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$15 wage would not cause job losses, union leader says

Fast food workers converge in downtown Manhattan on

Fast food workers converge in downtown Manhattan on July 22, 2015, ahead of New York State wage board's public meeting about the $15 per hour minimum wage. Photo Credit: Yeong-Ung Yang

The Long Island Federation of Labor Wednesday challenged a recent study showing more than 23,000 local jobs would be lost if the state minimum wage was increased to $15 per hour.

John R. Durso, the federation's president, said the study by the Long Island Association business group was "disproved" by "numerous" other studies.

"Business organizations in New York have made the same tired arguments opposing increases in the minimum wage for over 100 years," he said. "Contrary to their predictions about job losses, 600 economists -- including seven Nobel Prize winners -- stated in a letter to the President of the United States that 'Increases in the minimum wage had little to no negative effect on the employment of minimum wage workers.' "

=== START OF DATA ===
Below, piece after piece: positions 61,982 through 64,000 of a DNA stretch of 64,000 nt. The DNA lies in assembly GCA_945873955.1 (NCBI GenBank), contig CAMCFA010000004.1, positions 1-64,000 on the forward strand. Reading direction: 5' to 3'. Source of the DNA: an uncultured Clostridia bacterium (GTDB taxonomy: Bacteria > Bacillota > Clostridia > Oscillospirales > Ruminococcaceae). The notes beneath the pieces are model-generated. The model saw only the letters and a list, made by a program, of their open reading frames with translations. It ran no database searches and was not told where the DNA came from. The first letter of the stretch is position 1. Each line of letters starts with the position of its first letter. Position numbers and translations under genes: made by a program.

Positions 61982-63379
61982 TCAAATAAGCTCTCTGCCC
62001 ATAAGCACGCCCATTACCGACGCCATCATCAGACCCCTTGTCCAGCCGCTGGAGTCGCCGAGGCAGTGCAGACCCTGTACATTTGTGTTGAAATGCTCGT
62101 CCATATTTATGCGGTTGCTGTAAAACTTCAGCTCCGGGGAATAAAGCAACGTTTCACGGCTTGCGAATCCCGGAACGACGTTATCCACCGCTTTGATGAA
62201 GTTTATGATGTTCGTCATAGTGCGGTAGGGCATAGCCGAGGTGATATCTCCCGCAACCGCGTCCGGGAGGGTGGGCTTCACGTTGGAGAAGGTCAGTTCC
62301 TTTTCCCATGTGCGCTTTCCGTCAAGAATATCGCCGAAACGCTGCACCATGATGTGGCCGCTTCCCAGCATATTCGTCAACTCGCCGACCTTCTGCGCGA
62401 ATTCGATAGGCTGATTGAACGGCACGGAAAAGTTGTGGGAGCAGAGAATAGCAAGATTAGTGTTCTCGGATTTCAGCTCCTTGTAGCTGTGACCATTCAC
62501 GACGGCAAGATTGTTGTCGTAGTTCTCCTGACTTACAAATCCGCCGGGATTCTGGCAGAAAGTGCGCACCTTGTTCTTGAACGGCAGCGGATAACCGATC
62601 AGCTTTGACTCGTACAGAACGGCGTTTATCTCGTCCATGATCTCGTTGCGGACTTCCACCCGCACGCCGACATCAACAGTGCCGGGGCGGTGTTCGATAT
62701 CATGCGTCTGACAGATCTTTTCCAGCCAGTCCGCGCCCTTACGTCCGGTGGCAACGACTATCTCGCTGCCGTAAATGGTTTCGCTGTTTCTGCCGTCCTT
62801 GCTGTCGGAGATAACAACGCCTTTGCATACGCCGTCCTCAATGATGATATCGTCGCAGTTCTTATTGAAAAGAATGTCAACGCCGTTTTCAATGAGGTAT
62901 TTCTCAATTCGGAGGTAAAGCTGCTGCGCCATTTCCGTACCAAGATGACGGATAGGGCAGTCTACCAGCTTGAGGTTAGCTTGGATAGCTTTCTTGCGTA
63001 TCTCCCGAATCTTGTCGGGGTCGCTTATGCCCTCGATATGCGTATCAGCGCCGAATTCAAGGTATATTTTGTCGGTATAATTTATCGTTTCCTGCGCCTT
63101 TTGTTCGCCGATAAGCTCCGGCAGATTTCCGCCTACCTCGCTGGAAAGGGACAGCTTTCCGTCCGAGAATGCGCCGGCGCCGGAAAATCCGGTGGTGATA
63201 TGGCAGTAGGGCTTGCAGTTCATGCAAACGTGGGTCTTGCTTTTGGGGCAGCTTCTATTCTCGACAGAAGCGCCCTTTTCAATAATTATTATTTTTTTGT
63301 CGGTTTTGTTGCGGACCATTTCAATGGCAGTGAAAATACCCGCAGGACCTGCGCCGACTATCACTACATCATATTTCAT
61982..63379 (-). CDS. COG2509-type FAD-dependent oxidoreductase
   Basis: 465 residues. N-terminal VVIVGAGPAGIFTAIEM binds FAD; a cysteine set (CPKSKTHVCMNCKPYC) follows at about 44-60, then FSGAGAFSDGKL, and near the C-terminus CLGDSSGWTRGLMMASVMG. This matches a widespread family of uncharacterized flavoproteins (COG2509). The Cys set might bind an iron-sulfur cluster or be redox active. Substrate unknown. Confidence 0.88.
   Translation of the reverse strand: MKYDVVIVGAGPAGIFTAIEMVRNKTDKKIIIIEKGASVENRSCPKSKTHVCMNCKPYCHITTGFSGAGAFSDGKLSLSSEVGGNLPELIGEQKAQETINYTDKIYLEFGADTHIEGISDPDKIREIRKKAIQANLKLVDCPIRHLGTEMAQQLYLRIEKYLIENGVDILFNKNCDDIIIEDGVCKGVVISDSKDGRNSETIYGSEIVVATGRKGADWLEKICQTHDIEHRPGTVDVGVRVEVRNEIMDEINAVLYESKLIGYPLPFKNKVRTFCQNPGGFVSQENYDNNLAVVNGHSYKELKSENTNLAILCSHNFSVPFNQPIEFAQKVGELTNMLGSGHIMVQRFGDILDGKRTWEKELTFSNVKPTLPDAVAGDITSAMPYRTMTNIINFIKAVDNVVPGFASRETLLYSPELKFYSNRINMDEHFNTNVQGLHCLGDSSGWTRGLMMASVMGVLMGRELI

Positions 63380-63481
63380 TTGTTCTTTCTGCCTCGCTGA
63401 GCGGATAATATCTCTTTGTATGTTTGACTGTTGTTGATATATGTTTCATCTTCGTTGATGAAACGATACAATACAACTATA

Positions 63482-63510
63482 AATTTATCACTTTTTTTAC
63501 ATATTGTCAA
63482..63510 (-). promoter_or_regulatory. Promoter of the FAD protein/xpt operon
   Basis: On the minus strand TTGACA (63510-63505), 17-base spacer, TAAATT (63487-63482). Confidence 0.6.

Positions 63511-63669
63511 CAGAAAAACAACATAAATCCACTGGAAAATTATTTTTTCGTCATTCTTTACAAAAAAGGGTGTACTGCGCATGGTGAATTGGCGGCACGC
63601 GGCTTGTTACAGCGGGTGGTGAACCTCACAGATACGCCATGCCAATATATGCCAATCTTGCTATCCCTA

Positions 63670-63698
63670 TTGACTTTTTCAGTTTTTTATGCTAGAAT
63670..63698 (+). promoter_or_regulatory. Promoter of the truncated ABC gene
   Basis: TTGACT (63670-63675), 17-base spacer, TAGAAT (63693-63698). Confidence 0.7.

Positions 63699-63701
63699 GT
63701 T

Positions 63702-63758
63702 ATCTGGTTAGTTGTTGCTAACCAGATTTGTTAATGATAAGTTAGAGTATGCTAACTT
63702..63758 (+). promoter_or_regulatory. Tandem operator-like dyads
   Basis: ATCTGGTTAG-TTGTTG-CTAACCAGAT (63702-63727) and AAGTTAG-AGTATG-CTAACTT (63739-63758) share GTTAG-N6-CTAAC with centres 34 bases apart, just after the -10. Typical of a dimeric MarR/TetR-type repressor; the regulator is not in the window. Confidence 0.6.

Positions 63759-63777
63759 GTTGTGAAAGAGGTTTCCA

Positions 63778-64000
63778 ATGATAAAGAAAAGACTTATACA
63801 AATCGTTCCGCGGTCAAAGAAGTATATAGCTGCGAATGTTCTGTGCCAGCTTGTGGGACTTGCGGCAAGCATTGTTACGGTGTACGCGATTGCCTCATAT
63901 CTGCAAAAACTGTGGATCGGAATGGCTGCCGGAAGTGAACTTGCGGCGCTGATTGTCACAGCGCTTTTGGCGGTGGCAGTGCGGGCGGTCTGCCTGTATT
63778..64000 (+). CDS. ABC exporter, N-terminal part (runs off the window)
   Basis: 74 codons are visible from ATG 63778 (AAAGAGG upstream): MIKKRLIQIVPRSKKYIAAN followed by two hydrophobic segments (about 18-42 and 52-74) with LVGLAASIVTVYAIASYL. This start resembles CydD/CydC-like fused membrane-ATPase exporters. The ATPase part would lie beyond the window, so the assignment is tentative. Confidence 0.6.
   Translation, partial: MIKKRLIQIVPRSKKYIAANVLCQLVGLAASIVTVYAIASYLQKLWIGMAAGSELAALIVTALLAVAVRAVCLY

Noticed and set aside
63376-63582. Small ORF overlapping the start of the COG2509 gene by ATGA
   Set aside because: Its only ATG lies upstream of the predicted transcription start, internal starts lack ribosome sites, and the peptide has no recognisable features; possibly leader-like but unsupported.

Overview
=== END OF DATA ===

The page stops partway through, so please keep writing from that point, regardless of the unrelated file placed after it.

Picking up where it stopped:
Durso was responding to Tuesday's release of an eight-page analysis by the LIA of the potential impacts of a wage hike. The LIA hasn't yet taken a position on raising the minimum wage, according to its president, Kevin Law.

The LIA study found a wage increase would eliminate 23,400 jobs out of the 1.3 million on Long Island and lead local governments to raise an additional $54.4 million from property taxes to cover higher labor costs.

A wage hike also would boost local spending by $3 billion between next year and 2021, the report said. LIA officials said Tuesday those expenditures would add an undetermined number of jobs.

Durso said Wednesday higher salaries would reduce the amount that governments spend on food stamps and other public assistance.

He also said "the amount gained in payroll and income taxes . . . would produce savings for our state and municipal budgets."

The federation's member unions represent 250,000 workers in Nassau and Suffolk counties. It "fully supports raising the minimum wage to $15 an hour," Durso said.

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